TARPON SPRINGS — The annual Epiphany celebration in Tarpon Springs this year looked much different than usual Wednesday morning because of the corornavirus pandemic.
But tradition continued when 16-year-old Colten Sakadales emerged from Spring Bayou clutching the 115th annual Epiphany celebration cross.
Read more about him, what he had to say and how the celebration played out here.
Here’s a little more background on how the celebration was planned and how organizers adjusted because of the pandemic:
The banks around Spring Bayou that usually fill up with thousands of people, some from outside Florida, were empty. St. Nicholas Greek Orthodox Cathedral, in a typical year standing-room early, was only half-full. Divers milled outside the church, wearing masks.
Diver James Kavouklis’ said he missed the crowds that normally line the bayou. But the Berkeley Preparatory School junior said he still felt the same rush of excitement as he did last year.
“It’s still a time we can share with our families,” Kavouklis, 17, said. “It’s about celebrating Jesus Christ and I try to get emotionally connected to the liturgy service before the dive.”
Here’s what else you need to know about today’s event, normally the largest in the Western Hemisphere to commemorate the baptism of Jesus Christ in the Jordan River.
Can the general public attend?
No. The four-hour Mass at St. Nicholas Greek Orthodox Cathedral in the morning will be capped at 50 percent capacity, or about 250 people, and will be limited to parishioners. The blessing of the waters of the Spring Bayou and subsequent dive for the cross, which last year drew 25,000 spectators, will be limited to the 50 teenage divers, their families, church officials and parishioners with tickets. Officials expect 500 to 800 people to be in attendance.
Why the restrictions?
“We don’t want a super-spreader event,” said Tarpon Springs Police Chief Robert Kochen. “We meet with the church officials all the time and I believe we have a good agreement that this will be a nice event in a really difficult time.”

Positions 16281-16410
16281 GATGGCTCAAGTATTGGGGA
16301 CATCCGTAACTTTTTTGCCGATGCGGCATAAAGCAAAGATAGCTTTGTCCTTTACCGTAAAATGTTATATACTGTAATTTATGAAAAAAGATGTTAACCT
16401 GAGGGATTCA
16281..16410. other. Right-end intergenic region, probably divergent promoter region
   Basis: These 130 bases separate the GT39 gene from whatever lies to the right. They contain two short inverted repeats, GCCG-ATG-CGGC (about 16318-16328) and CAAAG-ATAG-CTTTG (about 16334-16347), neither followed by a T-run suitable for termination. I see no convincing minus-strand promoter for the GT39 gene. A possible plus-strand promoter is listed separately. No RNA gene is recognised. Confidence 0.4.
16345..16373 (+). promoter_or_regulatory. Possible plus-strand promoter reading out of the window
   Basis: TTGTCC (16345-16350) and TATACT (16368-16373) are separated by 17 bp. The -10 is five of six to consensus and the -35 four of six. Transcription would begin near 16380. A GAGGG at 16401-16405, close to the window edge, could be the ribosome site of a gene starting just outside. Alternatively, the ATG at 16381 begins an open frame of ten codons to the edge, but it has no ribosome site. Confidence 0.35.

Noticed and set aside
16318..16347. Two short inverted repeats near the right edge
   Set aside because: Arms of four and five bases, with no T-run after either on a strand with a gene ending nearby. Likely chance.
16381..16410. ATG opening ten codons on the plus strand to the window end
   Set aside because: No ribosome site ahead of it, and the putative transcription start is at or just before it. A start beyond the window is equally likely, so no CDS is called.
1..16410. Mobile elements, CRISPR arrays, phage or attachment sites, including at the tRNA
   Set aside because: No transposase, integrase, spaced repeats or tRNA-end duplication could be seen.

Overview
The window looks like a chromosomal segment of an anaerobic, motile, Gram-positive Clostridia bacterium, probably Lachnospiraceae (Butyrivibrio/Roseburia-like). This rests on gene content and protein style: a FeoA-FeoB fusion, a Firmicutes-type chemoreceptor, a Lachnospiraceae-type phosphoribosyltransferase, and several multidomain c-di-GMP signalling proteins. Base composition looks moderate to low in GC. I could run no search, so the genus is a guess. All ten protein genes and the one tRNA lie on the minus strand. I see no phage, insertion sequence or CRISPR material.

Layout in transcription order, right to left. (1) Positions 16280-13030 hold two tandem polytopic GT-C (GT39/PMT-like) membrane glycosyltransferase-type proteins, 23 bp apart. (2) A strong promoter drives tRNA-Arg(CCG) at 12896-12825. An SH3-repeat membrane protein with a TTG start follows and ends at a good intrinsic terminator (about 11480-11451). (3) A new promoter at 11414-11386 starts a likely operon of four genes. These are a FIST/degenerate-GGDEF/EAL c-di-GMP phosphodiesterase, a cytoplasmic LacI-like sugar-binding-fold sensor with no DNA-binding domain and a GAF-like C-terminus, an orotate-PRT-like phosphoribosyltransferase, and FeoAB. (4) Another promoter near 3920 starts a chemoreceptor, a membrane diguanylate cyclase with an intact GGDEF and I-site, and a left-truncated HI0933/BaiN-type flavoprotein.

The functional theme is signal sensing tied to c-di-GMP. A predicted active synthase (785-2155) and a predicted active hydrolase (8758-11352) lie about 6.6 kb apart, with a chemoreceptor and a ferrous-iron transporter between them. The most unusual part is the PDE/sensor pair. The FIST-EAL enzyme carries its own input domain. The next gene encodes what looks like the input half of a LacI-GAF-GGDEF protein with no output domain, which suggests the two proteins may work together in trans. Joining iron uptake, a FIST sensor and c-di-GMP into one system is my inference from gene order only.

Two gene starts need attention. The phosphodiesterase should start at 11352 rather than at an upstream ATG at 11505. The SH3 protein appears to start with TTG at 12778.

He said popular watch areas around the water will be barricaded to deter spectators but he declined to detail how law enforcement will keep the general public from congregating.
So far Wednesday, Kochen and Pinellas Sheriff Bob Gualtieri said they were both happy with how the attendees handled the event Wednesday and adhered to the capacity restrictions put in place by law enforcement.
Only about half of the 800 parishioner passes had been handed out by the time the divers and church members left Mass for the Spring Bayou.
”Going great,” Kochen said. “It’s been a nice event.”
During a Dec. 15 City Council discussion about Epiphany planning, Kochen explained the police department and sheriff’s office would support a scaled down event during the pandemic but would not tolerate a mass gathering. Many in the audience responded by begging the police not to cancel the event. But Gualtieri said that was never being considered.
”They’re doing it today in a safe way which we 100 percent support,” Gualtieri said.
Can people who aren’t parishioners or don’t have tickets watch somehow?
Yes, police and church officials are urging people to stay home and watch it online.
Will masks and social distancing be enforced for those who attend?
Yes. Officers will enforce the use of face masks and social distancing around the bayou, the chief said.
What else will be different?
A number of things. After Mass, for instance, the procession from the cathedral to the bayou, normally a parade of thousands, will be limited to parishioners and divers who will be staggered in groups. The Glendi, a festival of Greek food, music and dancing that typically closes out the day, is canceled. No dignitaries or clergy will come from Greece as they traditionally do. And after a boy finds the cross and emerges from the water, the group has been instructed not to carry him on their shoulders back to the church like normal.
This whole thing is new to me. Can you give a little background?
After blessing the water, a priest throws a cross into the bayou before about 50 teen boys in good standing with the church dive in to try to retrieve it. The dive is a tradition that represents an expression of their faith and rite of passage into manhood. Tradition says the one who emerges grasping the cross is rewarded with a year of blessings. The dive will likely occur sometime between 12:30 and 1:30 p.m.
Will the Tampa Bay Times be covering the event like you do every year?
Yes, you can expect stories, photos and video at tampabay.com throughout the celebration today. Our reporters and photographers will be covering the event, though with some modifications to keep our staff members and other attendees safe.
What’s the weather supposed to be like?
Spectrum Bay News 9 predicts it will be mostly sunny today, though coolish with highs not getting out of the 60s after overnight lows bottom out in the 40s. Rain is not expected.
Here are some videos from previous Epiphany celebrations:
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